Criminal Defense

A criminal defense is an argument against accusations that a person committed a crime. If you have been charged with a crime, you need a criminal defense lawyer to build a case for acquittal.

What is Criminal Defense Law?

Criminal defense law includes all the state and federal laws that govern criminal cases and guarantee rights to criminal defendants. This includes the process of criminal cases in state and federal courts and rights such as representation and an impartial jury. Criminal defense lawyers specialize in defending people accused of crimes.

What Are My Rights as a Criminal Defendant?

The Fourth Amendment of the U.S. Constitution guarantees that the government cannot conduct unreasonable searches and seizures to gather evidence against you. The Sixth Amendment guarantees specific rights for anyone charged with a crime:[1]

  • You have a right to a public trial without an unreasonable delay.
  • You have a right to have legal representation, even if you cannot afford it.
  • You have a right to an impartial jury.
  • You have a right to know who is accusing you of a crime.
  • You have a right to know the charges against you and the existing evidence.

The Fifth Amendment also addresses the rights of criminal defendants. It states that you cannot be prosecuted for a crime a second time. This is also known as double jeopardy. It also guarantees that you cannot be punished twice for a crime. This only holds under federal or state law, not both. You can be prosecuted for the same crime at each level.

What Are the Steps in a Criminal Case?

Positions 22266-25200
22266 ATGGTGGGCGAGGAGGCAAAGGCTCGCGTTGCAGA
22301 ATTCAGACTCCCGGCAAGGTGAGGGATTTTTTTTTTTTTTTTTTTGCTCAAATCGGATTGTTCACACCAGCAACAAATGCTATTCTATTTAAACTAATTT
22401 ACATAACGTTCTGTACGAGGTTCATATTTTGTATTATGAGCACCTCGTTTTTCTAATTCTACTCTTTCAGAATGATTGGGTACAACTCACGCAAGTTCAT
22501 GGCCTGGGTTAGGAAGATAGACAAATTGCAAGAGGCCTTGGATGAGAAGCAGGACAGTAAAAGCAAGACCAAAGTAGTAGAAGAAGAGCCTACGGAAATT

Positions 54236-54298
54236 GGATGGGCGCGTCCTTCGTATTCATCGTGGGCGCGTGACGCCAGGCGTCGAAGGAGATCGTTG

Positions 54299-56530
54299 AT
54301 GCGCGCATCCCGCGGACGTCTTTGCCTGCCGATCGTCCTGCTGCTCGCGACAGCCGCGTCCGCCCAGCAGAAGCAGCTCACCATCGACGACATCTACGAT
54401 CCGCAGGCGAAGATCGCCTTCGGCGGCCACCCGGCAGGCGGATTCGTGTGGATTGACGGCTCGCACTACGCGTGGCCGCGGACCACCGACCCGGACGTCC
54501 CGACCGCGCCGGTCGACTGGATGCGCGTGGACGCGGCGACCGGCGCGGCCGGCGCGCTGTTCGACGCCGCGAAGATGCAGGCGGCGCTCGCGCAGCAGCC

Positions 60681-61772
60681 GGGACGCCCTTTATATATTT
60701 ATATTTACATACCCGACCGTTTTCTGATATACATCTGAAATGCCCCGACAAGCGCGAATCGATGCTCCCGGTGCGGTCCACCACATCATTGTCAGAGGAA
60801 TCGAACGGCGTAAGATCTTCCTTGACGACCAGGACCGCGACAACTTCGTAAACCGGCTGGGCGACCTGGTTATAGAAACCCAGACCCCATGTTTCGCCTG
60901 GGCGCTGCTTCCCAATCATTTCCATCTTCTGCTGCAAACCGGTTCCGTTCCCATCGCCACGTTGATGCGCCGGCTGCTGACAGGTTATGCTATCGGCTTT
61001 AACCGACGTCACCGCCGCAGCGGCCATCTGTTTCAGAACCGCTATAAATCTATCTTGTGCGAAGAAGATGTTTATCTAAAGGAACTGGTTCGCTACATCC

How a criminal case proceeds depends on whether it is in the federal courts or state courts. In general, the steps and process are very similar, but details may differ:[2]

  1. Arrest and Bail.
    Police can arrest individuals if they witness a criminal act, have probable cause, or have a warrant. The suspect may be granted bail immediately or after a hearing. They must post bail and appear at all court proceedings.
  2. Arraignment.
    The defendant appears in front of a judge, who reads charges against them. The defendant can then plead guilty, not guilty, or no contest. The judge also sets bail, if necessary, and future court dates.
  3. Discovery.
    During discovery, both the prosecution and the defense team prepare their cases. They talk to witnesses, gather evidence, and share information.
  4. Plea Bargaining.
    Many criminal cases end with a plea bargain. The defendant may plead guilty to the charges and receive a sentence or plead guilty to lesser charges to get a lesser sentence. The prosecution is often willing to do this to save the courts time and money.
  5. Preliminary Hearing.
    During the preliminary hearing, or a grand jury indictment in some cases, the court questions witnesses, and attorneys outline their cases. The point is to establish probable cause for a trial.
  6. Trial and Sentencing.